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I have a large integer, 422215686281216. I am looking for two fifth powers which when added together, or subtracted from one another, equal this number. How can I tell whether an integer is the sum , or difference, of two fifth powers ?

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You can show that sums and differences of two fifth powers cannot be congruent to $3$ modulo $11$.

Then note that your number is congruent to $3$ modulo $11$.

Conclude that you cannot write your number as a sum or difference of two fifth powers.

Added: Oh, so many opinions and helpful comments. To clarify, I merely calculated sums and differences of fifth powers modulo $2, 3, 4,$ etc. until I found a modulus for which not all congruence classes were possible. This happened to be $11$, and it just happened that one class left out, $3$, was the class of the given number. This is a standard method for treating these sums-of-powers questions. For further reading, take a look at most any introductory number theory text (let me know if you would like a more specific reference).

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    $\begingroup$ Why $3$ and $11$? Does this fit in a more general statement? $\endgroup$ – Couchy Apr 5 '17 at 22:43
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    $\begingroup$ Possible values of a difference of $5$'th powers mod $11$ are $0, 1, 2, 9, 10$. $11$ is the smallest modulus for which not everything is a possible value. $\endgroup$ – Robert Israel Apr 5 '17 at 22:49
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    $\begingroup$ It's a good idea to try $11$ because $\phi(11)=10$ so $a^{10} \equiv 1 \pmod{11}$ for all $a$, and (since $11$ is prime) $a^{5} \equiv \pm 1$ for all $a$. If $11$ didn't work (for example, if the number were divisible by $11$) then we could try other numbers $n$ such that $\phi(n)$ is a small multiple of $5$, such as $25$ or $31$. $\endgroup$ – Misha Lavrov Apr 5 '17 at 22:54
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    $\begingroup$ @RobArthan Why? That's a pretty common approach to these types of problems. $\endgroup$ – Oiler Apr 5 '17 at 23:10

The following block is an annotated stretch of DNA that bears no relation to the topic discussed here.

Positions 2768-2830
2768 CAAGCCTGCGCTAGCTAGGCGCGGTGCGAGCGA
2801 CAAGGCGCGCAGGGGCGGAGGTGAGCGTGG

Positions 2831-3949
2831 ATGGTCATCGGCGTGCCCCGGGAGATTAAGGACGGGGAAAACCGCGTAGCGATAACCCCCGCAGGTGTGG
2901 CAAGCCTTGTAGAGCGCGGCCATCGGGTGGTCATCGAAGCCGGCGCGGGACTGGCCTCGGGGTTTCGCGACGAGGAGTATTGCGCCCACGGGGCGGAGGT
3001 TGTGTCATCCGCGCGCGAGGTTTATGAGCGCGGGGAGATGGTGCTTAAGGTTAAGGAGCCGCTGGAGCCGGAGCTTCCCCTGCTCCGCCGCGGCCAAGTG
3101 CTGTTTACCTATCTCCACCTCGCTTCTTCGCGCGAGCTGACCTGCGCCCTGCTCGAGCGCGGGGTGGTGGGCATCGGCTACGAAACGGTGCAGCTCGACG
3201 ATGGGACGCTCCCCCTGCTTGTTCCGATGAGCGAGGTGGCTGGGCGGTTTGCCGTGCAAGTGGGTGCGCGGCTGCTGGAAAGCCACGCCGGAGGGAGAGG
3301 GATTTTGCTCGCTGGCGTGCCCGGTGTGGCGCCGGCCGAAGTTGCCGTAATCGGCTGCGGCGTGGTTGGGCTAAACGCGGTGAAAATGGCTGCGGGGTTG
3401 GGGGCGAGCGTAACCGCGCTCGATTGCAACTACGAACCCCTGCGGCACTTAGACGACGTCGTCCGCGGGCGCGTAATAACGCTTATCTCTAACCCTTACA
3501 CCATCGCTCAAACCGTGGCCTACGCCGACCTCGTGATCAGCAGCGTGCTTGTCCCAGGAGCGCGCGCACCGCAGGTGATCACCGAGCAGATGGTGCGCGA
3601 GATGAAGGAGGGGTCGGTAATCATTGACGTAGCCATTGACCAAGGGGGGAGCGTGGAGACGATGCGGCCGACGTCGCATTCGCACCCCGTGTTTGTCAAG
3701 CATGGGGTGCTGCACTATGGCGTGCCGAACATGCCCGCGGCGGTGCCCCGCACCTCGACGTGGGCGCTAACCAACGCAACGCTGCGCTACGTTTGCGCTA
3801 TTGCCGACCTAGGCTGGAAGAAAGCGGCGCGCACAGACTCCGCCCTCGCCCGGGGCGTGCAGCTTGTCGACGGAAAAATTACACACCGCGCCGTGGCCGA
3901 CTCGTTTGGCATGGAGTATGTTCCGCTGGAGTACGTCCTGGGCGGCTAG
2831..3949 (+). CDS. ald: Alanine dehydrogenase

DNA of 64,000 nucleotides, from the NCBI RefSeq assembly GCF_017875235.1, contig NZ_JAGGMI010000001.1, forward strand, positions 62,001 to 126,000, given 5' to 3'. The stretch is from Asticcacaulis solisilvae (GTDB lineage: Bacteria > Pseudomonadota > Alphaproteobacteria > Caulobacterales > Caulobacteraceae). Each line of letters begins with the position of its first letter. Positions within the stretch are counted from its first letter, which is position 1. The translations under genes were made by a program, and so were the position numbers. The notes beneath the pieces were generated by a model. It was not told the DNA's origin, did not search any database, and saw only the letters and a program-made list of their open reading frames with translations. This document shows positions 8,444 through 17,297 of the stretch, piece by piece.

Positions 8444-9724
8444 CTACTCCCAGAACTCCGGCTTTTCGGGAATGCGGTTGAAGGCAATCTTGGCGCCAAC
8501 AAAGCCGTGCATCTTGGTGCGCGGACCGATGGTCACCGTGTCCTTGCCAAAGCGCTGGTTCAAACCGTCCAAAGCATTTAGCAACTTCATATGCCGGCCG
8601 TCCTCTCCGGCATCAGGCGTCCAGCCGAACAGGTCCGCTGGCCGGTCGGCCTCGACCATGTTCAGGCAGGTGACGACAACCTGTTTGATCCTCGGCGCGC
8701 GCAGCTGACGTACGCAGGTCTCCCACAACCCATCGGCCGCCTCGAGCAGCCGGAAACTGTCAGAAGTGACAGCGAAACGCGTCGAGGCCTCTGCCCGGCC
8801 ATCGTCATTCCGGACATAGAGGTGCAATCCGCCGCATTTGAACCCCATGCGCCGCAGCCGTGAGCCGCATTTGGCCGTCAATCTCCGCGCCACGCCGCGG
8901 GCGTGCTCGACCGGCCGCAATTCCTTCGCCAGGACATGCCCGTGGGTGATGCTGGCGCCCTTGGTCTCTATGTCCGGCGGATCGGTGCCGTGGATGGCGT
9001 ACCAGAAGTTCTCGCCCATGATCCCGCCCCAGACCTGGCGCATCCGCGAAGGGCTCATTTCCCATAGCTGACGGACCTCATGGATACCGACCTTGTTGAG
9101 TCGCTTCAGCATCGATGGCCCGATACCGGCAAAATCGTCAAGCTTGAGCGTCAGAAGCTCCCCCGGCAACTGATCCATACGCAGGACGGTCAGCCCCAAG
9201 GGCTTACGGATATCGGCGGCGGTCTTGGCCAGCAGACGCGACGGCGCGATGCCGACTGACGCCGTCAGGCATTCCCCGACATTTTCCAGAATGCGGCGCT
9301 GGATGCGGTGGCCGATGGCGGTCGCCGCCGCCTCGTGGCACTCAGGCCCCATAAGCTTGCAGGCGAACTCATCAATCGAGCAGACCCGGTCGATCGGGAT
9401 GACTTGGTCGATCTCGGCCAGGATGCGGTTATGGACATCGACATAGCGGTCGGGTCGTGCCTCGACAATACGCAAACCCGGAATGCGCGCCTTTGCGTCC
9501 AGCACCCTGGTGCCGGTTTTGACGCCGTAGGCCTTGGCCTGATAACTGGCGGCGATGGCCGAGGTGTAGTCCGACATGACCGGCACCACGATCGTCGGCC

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    $\begingroup$ A very good answer. Thank You Matthew Conroy. $\endgroup$ – Derek Apr 5 '17 at 23:17
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Here's something you could try if Matthew Conroy's trick didn't work.

More generally, suppose you have a positive integer $N$ and you want to write $N = x^5 - y^5$ where $x$ and $y$ are integers (this includes a sum of $5$'th powers if you take $y$ to be negative). Note that $$ N = (x - y)(x^4 + x^3 y + x^2 y^2 + x y^3 + y^4)$$ so $x - y$ must be one of the (positive or negative) divisors of $N$. Enumerate all divisors of $N$ (which you can do from the prime factorization); for each such divisor $d$, check whether the polynomial $(Y+d)^5 - Y^5 - N$ has an integer root. If it does (say $r$), then $y = r$, $x = r+d$ is a solution. If none of these has an integer root, it is not possible to write $N$ as a sum or difference of $5$'th powers.

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  • $\begingroup$ Excellent Answer. Thanks very much Robert Israel. $\endgroup$ – Derek Apr 5 '17 at 23:16

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